Level of Difficulty: Difficult… it did have a lot of points to match…And one thing I would never recommend is making a pinwheel with paper piecing!Not only did I join a couple of them the wrong way, there is such a huge bulk in the centre that it is impossible to get a nice point there. FPP is also wasted on 4 patches! Easier piecedthe regular way.

(Did you notice I actually tried to fussy cut those flying geese?)

Technique: Foundation paper pieced (FPP). I recommend regular machine piecing for everything but the flying geese !

Nearly Insane Quilt Block 22
Nearly Insane Block 23

Number of pieces: 45

Level of Difficulty:  Moderate, only because those narrow 1/4″ strips were so fiddly!

Technique: English Paper Piecing and hand-piecing, as I did not have a sewing machine when I did this one!

Nearly Insane Quilt Block 23
Nearly Insane Block 24

Number of pieces: 89

Level of Difficulty: Difficult for two reasons. Firstly, lots of points to match and secondly, one of the more difficult ones to draft as well as piece, as the flying geese are not all the same  1:2 ratio!

Technique: Foundation paper pieced (FPP)

Nearly Insane Quilt Block 24
Nearly Insane Block 25

Number of pieces: 87

Level of Difficulty:  A very unusual block! The centre 3″ x 2″ portion contains such tiny pieces as compared to the huge outer pieces!

Technique: Foundation paper pieced (FPP)

Nearly Insane Quilt Block 25
Nearly Insane Quilt Block 26

Number of pieces: 32

Level of Difficulty: Easy.

Technique: Foundation paper pieced (FPP)

Nearly Insane Quilt Block 26

In case you have missed my earlier updates, you can see

Row 1 ( Blocks 1-7) here   ; 

Row 2 (Blocks 8 to 13) on this post.

Row 3 (Blocks 14 to 20, with a couple missing) are to be found on this post

 

 

 

 

Nearly Insane…Nearing the Finishing Line…Blocks 14 to 20

This is the third in my series of updates on my Nearly Insane Quilt, based on a 19th century quilt by Salinda Rupp... As I have now less than 20 blocks to finish, I have started sharing the finished blocks in a series of posts, row by row! The blocks are all set on point, with 7 and 6 blocks in the alternating rows.

You can see Blocks 1-7 here    and Blocks 8 to 13 on this post.

The blocks are 6″ square and except for a few, foundation paper pieced by me.  I drafted all the patterns for FPP on the free Quilt Assistant software, based on patterns in Liz Lois’s book, which contains only line drawings of the finished blocks.

Most of the fabric used is Summer Breeze 3  (with a fat quarter bundle of matching solids) by Moda Fabrics, and the Dutch Garden 2 Collection by Boundless Fabric. I also used a couple FQs in blues and greens plus a jelly roll of yellows I had in my stash.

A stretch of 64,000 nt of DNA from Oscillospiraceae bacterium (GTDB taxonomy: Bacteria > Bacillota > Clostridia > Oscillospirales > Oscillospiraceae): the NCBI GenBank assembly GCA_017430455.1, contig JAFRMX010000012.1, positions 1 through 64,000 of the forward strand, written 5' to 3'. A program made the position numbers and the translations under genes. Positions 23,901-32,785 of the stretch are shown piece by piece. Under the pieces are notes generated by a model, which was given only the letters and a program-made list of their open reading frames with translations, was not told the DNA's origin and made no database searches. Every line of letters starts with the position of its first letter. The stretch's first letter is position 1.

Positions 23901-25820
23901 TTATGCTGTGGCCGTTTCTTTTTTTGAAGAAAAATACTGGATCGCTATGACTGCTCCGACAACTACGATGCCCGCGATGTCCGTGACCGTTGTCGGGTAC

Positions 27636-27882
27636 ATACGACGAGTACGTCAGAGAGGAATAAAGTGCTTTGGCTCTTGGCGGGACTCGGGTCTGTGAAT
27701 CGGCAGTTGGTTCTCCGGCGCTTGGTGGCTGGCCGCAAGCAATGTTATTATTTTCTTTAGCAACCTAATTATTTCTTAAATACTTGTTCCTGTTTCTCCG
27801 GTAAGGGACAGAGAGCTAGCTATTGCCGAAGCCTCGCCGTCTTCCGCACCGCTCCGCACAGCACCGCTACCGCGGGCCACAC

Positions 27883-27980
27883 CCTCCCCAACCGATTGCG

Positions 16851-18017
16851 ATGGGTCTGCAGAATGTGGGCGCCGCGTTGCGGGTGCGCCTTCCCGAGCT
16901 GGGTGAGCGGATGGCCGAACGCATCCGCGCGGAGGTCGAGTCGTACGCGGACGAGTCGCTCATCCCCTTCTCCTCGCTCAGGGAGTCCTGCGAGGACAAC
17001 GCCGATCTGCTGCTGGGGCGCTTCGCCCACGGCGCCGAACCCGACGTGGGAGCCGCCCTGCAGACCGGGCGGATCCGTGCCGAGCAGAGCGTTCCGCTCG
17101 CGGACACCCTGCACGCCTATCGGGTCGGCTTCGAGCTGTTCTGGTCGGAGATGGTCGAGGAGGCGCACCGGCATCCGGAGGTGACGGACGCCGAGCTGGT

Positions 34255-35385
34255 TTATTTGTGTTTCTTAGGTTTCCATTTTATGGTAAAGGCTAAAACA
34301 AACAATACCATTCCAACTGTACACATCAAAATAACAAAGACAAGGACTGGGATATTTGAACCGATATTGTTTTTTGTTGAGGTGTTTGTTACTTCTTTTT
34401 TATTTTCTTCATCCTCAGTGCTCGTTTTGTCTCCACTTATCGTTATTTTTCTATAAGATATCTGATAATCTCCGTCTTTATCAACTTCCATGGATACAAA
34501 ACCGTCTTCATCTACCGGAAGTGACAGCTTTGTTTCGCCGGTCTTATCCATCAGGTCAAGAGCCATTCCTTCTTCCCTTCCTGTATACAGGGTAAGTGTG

There are two blocks yet to be done in this row, so I have only five blocks here instead  of seven.

Nearly Insane Block 14

Number of pieces: 25

Level of Difficulty: Easy

Technique: Foundation paper pieced (FPP)

Nearly Insane Quilt Block 14
Nearly Insane Block 15

Number of pieces: 35

Level of Difficulty: Easy, but did have a lot of points to match…

Technique: Foundation paper pieced (FPP)

Nearly Insane Quilt Block 15
Nearly Insane Block 17

Number of pieces: 121

Level of Difficulty: Difficult.

I found this the most difficult block in the 80 odd that I have pieced so far in this quilt. Not only were there dozens of points to match, it also had rectangles, which are not very easy to foundation paper piece. When I was cutting the fabric, I didn’t realize these were rectangles, so all my fabric was cut wrong! I had also drafted it as a series of ‘square in square’ templates, and matching the points was quite a task. The least bit of discrepancy appears quite glaring when the pieces are so small. So I resorted to hand-piecing at assembly time.

Technique: Foundation Paper Piecing and hand-pieced. I would suggest hand-piecing or English paper-piecing for this one!

Nearly Insane Quilt Block 17
Nearly Insane Block 19

Number of pieces: 44

Level of Difficulty: Easy, but lots of points to match again. This block was one of the more difficult ones to draft, as the pieces are set on point!

Technique: Foundation paper pieced (FPP)

Nearly Insane Quilt Block 19
Nearly Insane Block 20

Number of pieces: 40

Level of Difficulty: Easy. A very unusual, but very pretty block.

Technique: Foundation paper pieced (FPP)

Nearly Insane Quilt Block 20

 

 That leaves Block 16, which is almost totally improvised, made with all the scraps Salina was left over with, I am sure. So I have also kept it for the last. Block 18, on the other hand, has 229 (yes, two hundred and twenty nine!) pieces and is next on my list. Cutting the pieces took me over four hours! So, let’s see when I can get around to it. Meanwhile, here is happy quilting to all you quilters out there!